The first practice session was about to start so my Dad and I decided to see the cars in action. Sitting near the final hairpin, we were able to see the almost instant acceleration of the cars coming back onto the main straight. I remember the wail of the V12 in the BMW LMR as well as the earth-rattling roar of the Ford V8 in the Panoz (a sensation you hear as well as feel.) We then went down to the Festival Chicane where we saw the prototypes and GTS decelerate, again almost instantly, from top speed. It was too something to behold.
With about ten minutes left before the session ended, we decided to head back to the paddock. I had met many of the Formula One drivers I had wanted to, but there was one left: J.J. Lehto. He had driven for several teams, like Sauber and Benetton, in F1 and had scored a podium finish in 1991's San Marino Grand Prix.
He was driving for the factory BMW Team Schnitzer, so I headed to that pit.
J.J. Lehto inside the BMW V12 LMR (photo c/o David Pitt.)
Like at most tracks, there is a concrete retaining wall separating the fans from the pit stands. Then there is another concrete wall separating the pit stands from the pit lane itself.
I waited by the BMW pit and noticed Lehto getting out of the car. He noticed me and gestured: signalling he had to talk with his mechanics first but that he would sign my books in a few minutes. Standing a few feet from the retaining wall, I was a little nervous. The 1994 Autocourse I had brought covered his season with Benetton. During the season, he suffered a massive testing accident which shortened it. It was his last year in F1. Would he be offended? Well, if he was, I had the race program he could sign instead. I wasn't going to pass up another chance to meet a Formula One driver.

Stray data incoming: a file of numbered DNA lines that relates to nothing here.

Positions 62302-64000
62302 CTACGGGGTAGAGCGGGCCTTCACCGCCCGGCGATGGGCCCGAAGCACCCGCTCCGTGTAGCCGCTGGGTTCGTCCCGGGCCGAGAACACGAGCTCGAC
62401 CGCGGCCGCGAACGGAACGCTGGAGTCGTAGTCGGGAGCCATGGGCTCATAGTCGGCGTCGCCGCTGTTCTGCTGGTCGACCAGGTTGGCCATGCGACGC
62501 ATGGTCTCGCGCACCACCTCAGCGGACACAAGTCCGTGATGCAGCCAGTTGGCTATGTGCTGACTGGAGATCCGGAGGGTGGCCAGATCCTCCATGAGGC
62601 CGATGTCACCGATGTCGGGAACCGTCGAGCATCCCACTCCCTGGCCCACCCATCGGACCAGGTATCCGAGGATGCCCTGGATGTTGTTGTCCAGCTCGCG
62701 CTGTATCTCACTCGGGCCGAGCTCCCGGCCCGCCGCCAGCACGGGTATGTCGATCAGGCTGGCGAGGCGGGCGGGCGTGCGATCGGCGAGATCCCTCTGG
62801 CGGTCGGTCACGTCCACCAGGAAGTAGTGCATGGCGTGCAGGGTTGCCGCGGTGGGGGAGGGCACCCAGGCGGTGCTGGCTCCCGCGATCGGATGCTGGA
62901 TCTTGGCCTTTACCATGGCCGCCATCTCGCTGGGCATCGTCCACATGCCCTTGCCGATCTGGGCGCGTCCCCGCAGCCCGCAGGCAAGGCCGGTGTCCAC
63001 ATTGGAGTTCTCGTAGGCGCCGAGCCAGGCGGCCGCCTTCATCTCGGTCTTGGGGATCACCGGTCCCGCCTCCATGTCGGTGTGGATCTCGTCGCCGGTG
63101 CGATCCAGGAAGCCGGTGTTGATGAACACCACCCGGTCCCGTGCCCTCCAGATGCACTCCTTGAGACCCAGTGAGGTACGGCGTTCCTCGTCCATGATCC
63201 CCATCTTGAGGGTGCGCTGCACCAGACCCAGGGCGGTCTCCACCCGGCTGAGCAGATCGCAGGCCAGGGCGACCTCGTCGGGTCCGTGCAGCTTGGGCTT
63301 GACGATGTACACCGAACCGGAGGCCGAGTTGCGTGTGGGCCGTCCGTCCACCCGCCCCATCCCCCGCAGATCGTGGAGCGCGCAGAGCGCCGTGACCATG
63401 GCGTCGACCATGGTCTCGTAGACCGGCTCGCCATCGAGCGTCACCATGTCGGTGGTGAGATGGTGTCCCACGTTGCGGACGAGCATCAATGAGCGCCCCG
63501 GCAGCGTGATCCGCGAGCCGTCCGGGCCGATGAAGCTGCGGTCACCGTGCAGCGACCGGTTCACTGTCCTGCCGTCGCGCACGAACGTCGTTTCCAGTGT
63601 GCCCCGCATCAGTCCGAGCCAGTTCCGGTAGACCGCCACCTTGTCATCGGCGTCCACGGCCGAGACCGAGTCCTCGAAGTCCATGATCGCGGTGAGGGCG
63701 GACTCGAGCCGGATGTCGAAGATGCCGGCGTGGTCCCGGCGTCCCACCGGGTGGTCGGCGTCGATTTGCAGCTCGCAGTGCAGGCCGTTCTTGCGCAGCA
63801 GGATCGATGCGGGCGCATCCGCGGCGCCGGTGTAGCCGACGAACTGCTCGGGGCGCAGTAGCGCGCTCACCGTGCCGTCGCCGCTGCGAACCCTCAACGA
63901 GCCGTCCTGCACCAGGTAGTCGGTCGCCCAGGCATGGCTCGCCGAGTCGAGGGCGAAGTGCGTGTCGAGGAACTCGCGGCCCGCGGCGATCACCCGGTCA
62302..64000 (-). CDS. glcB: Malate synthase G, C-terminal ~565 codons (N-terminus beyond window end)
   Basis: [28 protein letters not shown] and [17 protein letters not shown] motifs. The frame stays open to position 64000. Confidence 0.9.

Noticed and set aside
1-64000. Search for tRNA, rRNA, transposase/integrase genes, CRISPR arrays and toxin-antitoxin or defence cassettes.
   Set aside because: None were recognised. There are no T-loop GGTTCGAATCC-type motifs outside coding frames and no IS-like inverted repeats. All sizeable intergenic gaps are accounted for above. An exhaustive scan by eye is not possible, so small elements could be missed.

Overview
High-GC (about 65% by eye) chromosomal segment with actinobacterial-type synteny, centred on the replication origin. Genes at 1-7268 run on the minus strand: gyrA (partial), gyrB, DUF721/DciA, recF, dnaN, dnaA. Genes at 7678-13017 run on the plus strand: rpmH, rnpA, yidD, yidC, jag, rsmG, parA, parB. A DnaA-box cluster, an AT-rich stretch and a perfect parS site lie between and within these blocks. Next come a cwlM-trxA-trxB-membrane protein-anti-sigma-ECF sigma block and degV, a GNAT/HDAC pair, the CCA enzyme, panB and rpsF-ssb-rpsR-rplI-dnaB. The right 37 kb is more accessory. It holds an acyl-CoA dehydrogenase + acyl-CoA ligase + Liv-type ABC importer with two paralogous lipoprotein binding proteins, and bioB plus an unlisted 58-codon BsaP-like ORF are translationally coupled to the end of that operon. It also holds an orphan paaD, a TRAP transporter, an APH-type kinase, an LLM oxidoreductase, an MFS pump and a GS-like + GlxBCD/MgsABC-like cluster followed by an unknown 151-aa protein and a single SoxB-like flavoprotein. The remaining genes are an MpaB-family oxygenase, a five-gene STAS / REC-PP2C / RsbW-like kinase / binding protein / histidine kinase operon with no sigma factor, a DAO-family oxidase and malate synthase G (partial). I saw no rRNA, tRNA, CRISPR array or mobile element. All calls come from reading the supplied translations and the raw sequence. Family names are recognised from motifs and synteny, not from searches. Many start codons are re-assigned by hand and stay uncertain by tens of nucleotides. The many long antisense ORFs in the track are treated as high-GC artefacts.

After a few minutes, Lehto had finished talking with his mechanics and started walking towards me. He was about 10 or 15 feet away when, seemingly out of nowhere, four or five people jumped in front of me, asking him to sign their die-cast cars, books and programs. I was stunned. But what happened next made it all worth it.
J.J. Lehto (center) talking with a local television station reporter (photo c/o David Pitt.)
Lehto walked straight past the other fans, only signed my book and program (I thanked him) then walked straight back to his team trailer. If there was ever a motor-racing equivalent of a mic drop, that would have been it!
There were many other drivers and team personnel I met. (I've included their photos in the album at the end of the article.) I can't thank them enough for how generous and welcoming they all were, especially to a twelve-year old who was just learning about their sport.
As we got back in the van and headed home, I had enjoyed each and every moment of the experience. Seeing the cars first-hand, getting to meet the drivers and learn about the sport in person was incredible. I had enjoyed it and, without needing to ask, knew my Dad had too.
I knew I needed to learn more about the sport. I needed to get ready for the next time we'd see them...in the future! All the way...in the year 2000!